54 dors serving each store. As shown in Table 32, the store at Columbus Circle (CIR) has the highest number of deliver- ies per week, while Bowery (HOU) receives about half of the deliveries received by Columbus Circle. From Monday to Friday, the average number of daily deliveries per store ranges between 20 and 39; these numbers drop significantly to between 7 and 11 deliveries per day during Saturday and Sunday. Data indicate that Tuesday is the busiest day of the week for most of the stores. The number of vendors ranges from 46 to 87; Columbus Circle (CIR) is the store served with the largest number of vendors. A detailed hourly breakdown for the number of daily deliveries is presented in Table 90 in Appendix I. Seattle Region Grocery Stores Dataset The data for the grocery stores in the Seattle Region includes information from eight stores. These are spread across the Puget Sound metropolitan area (see Figure 11). The stores are all adjacent to major arterials, and have similar square footage, from 23,000 to 53,500 square feet. All are part of national grocery chains except for the Puget Sound Con- sumer Cooperative (PCC), which is a regional grocery chain. It is part of a nine-store chain owned by approximately 45,000 members living within the Puget Sound region, and the largest consumer-owned natural food retail cooperative in the United States. Five of the surveyed stores are Qual- ity Food Centers (QFCs), which is one store banner of the Kroger Corporation. This is one of the nation’s largest gro- cery retailers, operating 2,468 stores in 31 states under nearly two dozen banners. Two stores are Safeway, another national chain that operates under eight store banners. One store is an Albertsons, which is also part of a national chain that recently became part of the SUPERVALUE family as one of 18 store banners. All of the stores except PCC have company trucks and operate through regional distribution centers. It is important locations. Figure 10 shows the location within the Manhattan street network. The information available includes the weekly delivery schedule and delivery times. Table 32 shows the number of deliveries per store per day, weekday deliveries per employee, weekly deliveries per employee, and the number of ven- Figure 10. Whole foods market Manhattan stores locations. M T W R F Sa Su W. F. Union Square (USQ) 173 26 28 27 26 30 15 7 159 0.92 0.16 22 46 W. F. Columbus (CIR) 193 35 48 40 34 36 9 9 211 1.09 0.20 30 87 W. F. Bowery (HOU) 167 25 25 23 13 13 13 3 115 0.69 0.12 16 58 W. F. Tribeca (TRB) 173 28 32 31 26 37 14 1 169 0.98 0.18 24 52 W. F. Chelsea (CHE) 140 32 27 36 33 30 11 4 173 1.24 0.23 24 68 Total 846 146 160 157 132 146 62 24 827 0.98 0.18 116 311 Vendors Week del/emp Weekday del/emp Store name Emp. Deliveries Sub- Total Week del/day Table 32. FTG information for whole foods market stores.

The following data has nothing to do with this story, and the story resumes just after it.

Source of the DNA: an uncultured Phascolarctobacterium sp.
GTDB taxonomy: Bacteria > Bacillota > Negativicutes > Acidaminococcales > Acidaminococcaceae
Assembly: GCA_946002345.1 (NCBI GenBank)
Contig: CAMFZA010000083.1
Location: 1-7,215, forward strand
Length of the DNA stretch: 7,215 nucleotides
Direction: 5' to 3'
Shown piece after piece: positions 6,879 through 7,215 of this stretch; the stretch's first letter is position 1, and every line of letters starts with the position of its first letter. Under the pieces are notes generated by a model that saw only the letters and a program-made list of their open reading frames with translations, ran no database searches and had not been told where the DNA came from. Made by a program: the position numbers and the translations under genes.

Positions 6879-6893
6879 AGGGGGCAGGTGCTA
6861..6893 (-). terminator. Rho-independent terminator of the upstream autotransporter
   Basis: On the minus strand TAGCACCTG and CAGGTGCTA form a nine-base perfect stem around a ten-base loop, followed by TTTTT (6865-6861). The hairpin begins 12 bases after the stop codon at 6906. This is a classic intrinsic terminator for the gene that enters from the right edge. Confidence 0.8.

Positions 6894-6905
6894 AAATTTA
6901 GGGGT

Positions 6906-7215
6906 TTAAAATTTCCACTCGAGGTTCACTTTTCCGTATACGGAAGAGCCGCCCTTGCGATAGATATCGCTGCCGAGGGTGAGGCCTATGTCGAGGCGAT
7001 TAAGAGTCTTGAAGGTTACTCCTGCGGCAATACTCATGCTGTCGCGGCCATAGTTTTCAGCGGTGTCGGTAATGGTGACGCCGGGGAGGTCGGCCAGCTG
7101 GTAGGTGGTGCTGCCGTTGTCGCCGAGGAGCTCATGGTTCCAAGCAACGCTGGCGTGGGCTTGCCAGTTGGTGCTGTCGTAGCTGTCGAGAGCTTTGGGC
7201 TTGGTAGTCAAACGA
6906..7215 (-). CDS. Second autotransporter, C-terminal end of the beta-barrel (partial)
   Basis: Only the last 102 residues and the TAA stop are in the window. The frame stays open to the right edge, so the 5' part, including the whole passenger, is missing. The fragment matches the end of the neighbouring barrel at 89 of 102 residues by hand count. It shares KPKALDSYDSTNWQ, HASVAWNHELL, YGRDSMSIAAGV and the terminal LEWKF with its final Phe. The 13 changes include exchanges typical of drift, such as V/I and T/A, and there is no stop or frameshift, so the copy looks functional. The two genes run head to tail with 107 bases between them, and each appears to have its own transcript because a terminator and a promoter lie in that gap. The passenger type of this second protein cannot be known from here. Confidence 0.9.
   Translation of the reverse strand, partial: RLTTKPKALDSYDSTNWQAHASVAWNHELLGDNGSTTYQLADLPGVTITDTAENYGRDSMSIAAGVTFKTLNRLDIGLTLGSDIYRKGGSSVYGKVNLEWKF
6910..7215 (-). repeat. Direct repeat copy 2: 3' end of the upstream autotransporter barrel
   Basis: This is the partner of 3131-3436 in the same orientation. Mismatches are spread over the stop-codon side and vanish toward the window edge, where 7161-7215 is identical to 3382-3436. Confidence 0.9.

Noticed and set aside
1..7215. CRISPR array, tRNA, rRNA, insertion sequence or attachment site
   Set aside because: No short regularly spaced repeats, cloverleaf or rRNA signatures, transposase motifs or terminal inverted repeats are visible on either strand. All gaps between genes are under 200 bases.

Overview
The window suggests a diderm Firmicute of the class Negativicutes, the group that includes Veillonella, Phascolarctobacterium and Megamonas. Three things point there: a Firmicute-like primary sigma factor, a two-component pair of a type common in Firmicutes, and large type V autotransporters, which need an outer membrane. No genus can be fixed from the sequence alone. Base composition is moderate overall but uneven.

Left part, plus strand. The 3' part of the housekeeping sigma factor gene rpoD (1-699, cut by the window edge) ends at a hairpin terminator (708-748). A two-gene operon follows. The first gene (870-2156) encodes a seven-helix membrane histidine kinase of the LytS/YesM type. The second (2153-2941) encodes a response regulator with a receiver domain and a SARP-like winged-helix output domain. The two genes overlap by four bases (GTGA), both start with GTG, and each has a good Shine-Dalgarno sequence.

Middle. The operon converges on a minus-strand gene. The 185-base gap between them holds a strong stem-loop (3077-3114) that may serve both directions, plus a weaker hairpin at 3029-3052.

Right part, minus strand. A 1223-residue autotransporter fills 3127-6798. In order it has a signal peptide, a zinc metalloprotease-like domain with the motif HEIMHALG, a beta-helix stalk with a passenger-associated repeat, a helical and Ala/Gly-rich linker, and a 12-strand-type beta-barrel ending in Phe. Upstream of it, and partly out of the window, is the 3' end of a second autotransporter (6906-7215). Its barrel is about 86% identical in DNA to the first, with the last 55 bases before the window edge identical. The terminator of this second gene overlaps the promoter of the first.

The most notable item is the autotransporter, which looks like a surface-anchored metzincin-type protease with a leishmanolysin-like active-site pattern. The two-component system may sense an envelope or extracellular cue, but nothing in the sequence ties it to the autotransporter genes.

55 to note that the data have been made available to the team courtesy of the research team at the Puget Sound Region Council (PSRC), which conducted the work reported in Ta et al. (2010) and McCormack and Bassok (2011). Information data was gathered by interviewing individual grocery store managers. In addition, manual on-site truck counts were conducted. Data from manual counts tested the accuracy of the estimates of daily truck deliveries pro- vided by grocery store telephone interviews. Information includes: truck trips, average number of truck deliveries per day, empty trucks, type of trucks, location of facilities, store characteristics, typical hours of deliveries, among others. Information relevant for the present report is summarized in Table 33. Methodology This section describes the modeling approach used to characterize the relationship between FTG and land use. FTG refers to the number of vehicle trips required to trans- port a demanded quantity of goods. It is closely related to FG. However, while FG is associated with the amount of goods demanded by establishments, FTG is determined by the number of vehicles needed to transport them (Holguín- Veras et al. 2011). For the analysis, FTG is quantified using the number of deliveries per establishment. This approach enables the estimation of FTG as a function of land use or industrial sector and employment. Knowing establishment characteristics, FTG can be readily estimated. To estimate trip generation models, three different approaches were used: standard trip generation rates; linear regression; and Multiple Classification Analysis (MCA). (For a description of MCA, see Ortúzar and Willumsen 2001). The analyses were performed using the industry classification sys- tems SIC and NAICS, land use classification systems, and the NYCZR and LBCS at the disaggregate establishment level. For the case of linear regression models, the analyses used total employees per establishment as the independent variable, Interviews Manual Count 1 Manual Count 2 Average* (del/day) QFC Wallingford 23,000 80 7 am-12 pm Mon to Sat 10 25 22 19 QFC Kirkland 28,000 70 5 am-11 am Mon to Sat 9 15 19 14 QFC Mukilteo 37,000 70 5 am-11 am Mon to Sat 10 18 17 15 QFC Capitol Hill 46,984 100 5 am-11 am Mon to Sat 9 14 18 14 QFC Lynnwood 53,500 72 5 am-10 pm Mon to Sat n/a 13 n/a 13 Safeway Othello 26,092 n/a n/a Mon to Sat n/a 15 15 15 Albertsons Kent 46,000 60 5:30 am-10:30 am Mon to Sat 15 11 15 14 PCC Issaquah 23,000 95 6 am-2 pm All days 13 23 30 22 Deliveries Per Day Note: *The average of the 3 columns is used as the observed number of deliveries (per day) for model comparison. Store and Location Square Footage Emp. Delivery Hours Delivery Days Table 33. Seattle region grocery stores information. Figure 11. Grocery stores locations in the Seattle region.